Before I even picked it up and started reading, Adrian Tomine’s The Loneliness of the Long-Distance Cartoonist grabbed my attention, specifically because of it tangible, tactile features which mirror a sketch book. Of course when I started reading, various things stood out. One such instance occurs when Tomine starts to have chest pains and is carrying his daughter up the stairs. During this sequence, the borders disappear from each panel, indicating a split in temporal time. Tomine falls backwards down the stairs, lying unconscious on the floor as his daughters yell at him to wake up. The seven-panel sequence ends, and we return to Tomine holding his daughter as she asks if everything he feels ok.

Along with this moment, I also became struck by a moment when Tomine speak’s with Fresh Air’s Terry Gross. During the interview, Gross asks him about his style, specifically about why he always depicts himself without eyes, only presenting himself with glasses that do not indicate an eye shape or color. In the interview section, Tomine depicts an extension of himself floating above his physical body, and that extension says, “Now she’s asking if the way you draw your glasses is an attempt to avoid ethnic identity!”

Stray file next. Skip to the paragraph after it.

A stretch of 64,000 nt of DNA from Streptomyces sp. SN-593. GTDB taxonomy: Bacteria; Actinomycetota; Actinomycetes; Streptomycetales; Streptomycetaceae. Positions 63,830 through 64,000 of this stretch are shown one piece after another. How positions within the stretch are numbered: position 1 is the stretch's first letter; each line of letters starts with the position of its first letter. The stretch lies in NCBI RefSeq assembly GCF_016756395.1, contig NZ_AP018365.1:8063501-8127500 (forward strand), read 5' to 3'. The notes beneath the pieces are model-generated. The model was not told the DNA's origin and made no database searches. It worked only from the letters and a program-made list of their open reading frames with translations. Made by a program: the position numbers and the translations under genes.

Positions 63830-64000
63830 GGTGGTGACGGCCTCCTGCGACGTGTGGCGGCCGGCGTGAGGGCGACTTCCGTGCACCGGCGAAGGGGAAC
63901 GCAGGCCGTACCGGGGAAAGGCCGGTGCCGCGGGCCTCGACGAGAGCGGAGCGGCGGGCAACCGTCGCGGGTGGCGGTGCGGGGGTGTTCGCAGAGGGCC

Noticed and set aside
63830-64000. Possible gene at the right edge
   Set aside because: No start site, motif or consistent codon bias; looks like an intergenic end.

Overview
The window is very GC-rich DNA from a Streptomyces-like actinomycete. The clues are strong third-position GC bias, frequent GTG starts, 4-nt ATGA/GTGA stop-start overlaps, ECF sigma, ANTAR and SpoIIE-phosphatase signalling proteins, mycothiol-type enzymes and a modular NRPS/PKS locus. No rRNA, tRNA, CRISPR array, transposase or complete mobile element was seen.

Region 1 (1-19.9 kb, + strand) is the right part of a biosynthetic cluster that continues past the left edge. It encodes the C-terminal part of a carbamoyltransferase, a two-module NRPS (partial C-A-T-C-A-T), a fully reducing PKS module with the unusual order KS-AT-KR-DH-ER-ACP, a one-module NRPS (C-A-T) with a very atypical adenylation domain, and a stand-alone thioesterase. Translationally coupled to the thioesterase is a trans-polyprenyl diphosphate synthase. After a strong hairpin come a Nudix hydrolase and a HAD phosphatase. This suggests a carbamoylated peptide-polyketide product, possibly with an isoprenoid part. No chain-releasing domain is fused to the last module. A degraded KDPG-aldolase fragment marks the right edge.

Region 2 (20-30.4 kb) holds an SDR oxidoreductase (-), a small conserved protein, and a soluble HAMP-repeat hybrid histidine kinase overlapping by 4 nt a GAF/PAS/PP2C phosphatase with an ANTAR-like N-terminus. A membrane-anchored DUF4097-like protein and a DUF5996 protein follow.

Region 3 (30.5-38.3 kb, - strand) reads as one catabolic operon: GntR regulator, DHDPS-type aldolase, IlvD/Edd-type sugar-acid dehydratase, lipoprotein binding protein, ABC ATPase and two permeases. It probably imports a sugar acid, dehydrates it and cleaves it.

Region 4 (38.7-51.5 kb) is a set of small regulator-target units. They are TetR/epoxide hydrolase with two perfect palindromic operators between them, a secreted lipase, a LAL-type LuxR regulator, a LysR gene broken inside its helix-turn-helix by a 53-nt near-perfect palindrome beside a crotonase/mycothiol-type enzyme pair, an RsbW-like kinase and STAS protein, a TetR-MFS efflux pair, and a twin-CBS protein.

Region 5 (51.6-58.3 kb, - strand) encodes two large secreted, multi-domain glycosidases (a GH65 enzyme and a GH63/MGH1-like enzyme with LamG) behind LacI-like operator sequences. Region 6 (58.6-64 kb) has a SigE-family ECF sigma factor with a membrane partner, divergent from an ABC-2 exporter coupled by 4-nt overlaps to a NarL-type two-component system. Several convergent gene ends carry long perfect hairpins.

Tomine’s style, depicting himself without any physical features for his eyes, reminds me of Scott McCloud in Understanding Comics where he talks about the abstract nature of words in relation to the varying level of abstraction in pictures. To prove his point, he removes his glasses to reveal that he has no eyes. Like Tomine, McCloud depicts his face with glasses and no physical features for his eyes. When he removes them, nothing appears in their place. He states, “Others [faces], like yours truly, are quite a bit more abstract and, in fact, are very much unlike any human face you’ve ever seen.” On the surface, this is true, but as he also points out, cartooning relies on images and features that we know. We fill in the blanks and flesh out the image.

The only other book from Tomine that I have read is Killing and Dying, and I as read that book, I never once thought about Tomine’s ethnicity. In fact, I did not even consider it until I got to the interview with Terry Gross and her question. At that point, I Googled Tomine and discovered he is fourth-generation Japanese-American, and as I read more of The Loneliness of the Long-Distance Cartoonist, I noticed how, at various points, he addresses his ethnic identity without explicitly addressing it.